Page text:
Switching between versions of Java in MacOSx
If you are fanatic about your machine like me, and you always like to do every damn thing in your mac-book. You always try to ensure your machine exactly reflects exact production environment.
One such scenario is, having different modules of same software running in different versions of JAVA. Or Your team is an amazing team, and your product is an amazing product, built on latest JAVA, and you are an amazing engineer part of the same team, who always keeps an eye on new JAVA releases, and experiments its features. In either of the case, you need a setup in your machine, where you should be able to switch between the versions and flavours of Java.
If you are from Ruby or NodeJS background as well along with Java Skills. You must have heard of RBENV, RVM, NVM etc …
For Java, I did not see anything of that sort but for MacOSx there are some tricks that you can apply to make your life easy. The trick is simple, just keep on installing all versions/flavours of Java you are interested in.
All the Virtual machines that are installed in MacOSx exists in the directory
There exists a command called java_home built into shell of majority of linux flavours, MacOS comes with the flavour of linux which has that built in command. Here is the path for the same.
The java_home command returns a path suitable for setting the JAVA_HOME environment
variable. It determines this path from the user’s enabled and preferred JVMs in the
Java Preferences application. Additional constraints may be provided to filter the list of JVMs available.
By default, if no constraints match the available list of JVMs, the default order is used. The path is printed to standard output.
Once installing multiple versions of java, from your terminal you can actually know which all versions of Java you have installed in your machine by running the command with Verbose option. For eg.. here is the output from my machine.
aravindhu@MACC02ZK005NQMC JavaVirtualMachines % /usr/libexec/java_home -V Matching Java Virtual Machines (9): 15.0.0, x86_64: "Amazon Corretto 15" /Library/Java/JavaVirtualMachines/amazon-corretto-15.jdk/Contents/Home 13.0.1, x86_64: "OpenJDK 13.0.1" /Library/Java/JavaVirtualMachines/jdk-13.0.1.jdk/Contents/Home 12, x86_64: "OpenJDK 12" /Library/Java/JavaVirtualMachines/jdk-12.jdk/Contents/Home 11, x86_64: "OpenJDK 11" /Library/Java/JavaVirtualMachines/jdk-11.jdk/Contents/Home 10, x86_64: "OpenJDK 10" /Library/Java/JavaVirtualMachines/jdk-10.jdk/Contents/Home 9.0.4, x86_64: "OpenJDK 9.0.4" /Library/Java/JavaVirtualMachines/jdk-9.0.4.jdk/Contents/Home 1.8.0_265, x86_64: "Amazon Corretto 8" /Library/Java/JavaVirtualMachines/amazon-corretto-8.jdk/Contents/Home 1.8.0_231, x86_64: "Java SE 8" /Library/Java/JavaVirtualMachines/jdk1.8.0_231.jdk/Contents/Home 1.7.0_80, x86_64: "Java SE 7" /Library/Java/JavaVirtualMachines/jdk1.7.0_80.jdk/Contents/Home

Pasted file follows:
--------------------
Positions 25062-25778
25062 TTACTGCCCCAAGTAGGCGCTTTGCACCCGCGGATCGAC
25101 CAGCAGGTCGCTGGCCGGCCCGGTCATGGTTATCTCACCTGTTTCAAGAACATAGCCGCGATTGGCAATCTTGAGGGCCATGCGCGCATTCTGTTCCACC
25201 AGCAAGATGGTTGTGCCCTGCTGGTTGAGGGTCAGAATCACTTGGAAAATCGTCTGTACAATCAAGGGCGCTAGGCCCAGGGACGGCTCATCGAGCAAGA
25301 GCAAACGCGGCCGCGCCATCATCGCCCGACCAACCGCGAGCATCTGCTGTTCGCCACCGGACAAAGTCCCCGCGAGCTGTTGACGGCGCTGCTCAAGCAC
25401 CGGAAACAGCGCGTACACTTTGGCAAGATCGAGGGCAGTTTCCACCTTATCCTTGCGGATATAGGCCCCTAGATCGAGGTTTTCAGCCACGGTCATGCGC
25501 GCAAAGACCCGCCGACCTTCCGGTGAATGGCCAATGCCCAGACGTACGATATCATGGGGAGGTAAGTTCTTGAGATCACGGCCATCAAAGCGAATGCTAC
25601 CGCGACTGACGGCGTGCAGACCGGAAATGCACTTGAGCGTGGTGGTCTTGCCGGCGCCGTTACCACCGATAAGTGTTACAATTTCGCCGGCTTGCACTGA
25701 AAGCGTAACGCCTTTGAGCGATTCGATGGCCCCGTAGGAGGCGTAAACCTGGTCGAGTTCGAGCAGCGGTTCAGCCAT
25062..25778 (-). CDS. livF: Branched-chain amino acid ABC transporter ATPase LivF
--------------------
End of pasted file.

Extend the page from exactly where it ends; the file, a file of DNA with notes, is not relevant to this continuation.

Once you have several versions installed, you can actually set the path to your favorite version by running the command in your terminal.
export JAVA_HOME=/usr/libexec/java_home -v9
If you are just using this one version of java always, you can just add this line to your shell .profile or .bash_profile or .zshrc file. If you need to conveniently switch between multiple versions of java, you can always have aliases and export statements in place with in your favorite shell’s profile configuration file.
As a first step, you have to declare some variables for each of your installed Java versions. So In my machine I have declared below variables for the versions of Java that I have installed.
# JAVA paths export JAVA_9_HOME=$(/usr/libexec/java_home -v9) export JAVA_10_HOME=$(/usr/libexec/java_home -v10) export JAVA_11_HOME=$(/usr/libexec/java_home -v11) export JAVA_12_HOME=$(/usr/libexec/java_home -v12) export JAVA_13_HOME=$(/usr/libexec/java_home -v13) export JAVA_7_HOME=$(/usr/libexec/java_home -v1.7) export JAVA_8_HOME=$(/usr/libexec/java_home -v1.8) export JAVA_8_AMAZON_CORRETTO=$(/usr/libexec/java_home -v1.8.0_265) export JAVA_15=$(/usr/libexec/java_home -v15.0.0)
Next use the same for your aliases.
# Java Alias to switch alias java9='export JAVA_HOME=$JAVA_9_HOME' alias java10='export JAVA_HOME=$JAVA_10_HOME' alias java11='export JAVA_HOME=$JAVA_11_HOME' alias java12='export JAVA_HOME=$JAVA_12_HOME' alias java13='export JAVA_HOME=$JAVA_13_HOME' alias java7='export JAVA_HOME=$JAVA_7_HOME' alias java8oracle='export JAVA_HOME=$JAVA_8_HOME' alias java8='export JAVA_HOME=$JAVA_8_AMAZON_CORRETTO' alias java15='export JAVA_HOME=$JAVA_15'
Have a statement in your profile in your machine for your default favorite JAVA version Say,
Now you are done setting things up, those aliases that you have created can be easily used to switch between various versions of JAVA that you have installed in your Mac. For eg.. If you need to switch to Java version 8 by just using alias command you just created and configured.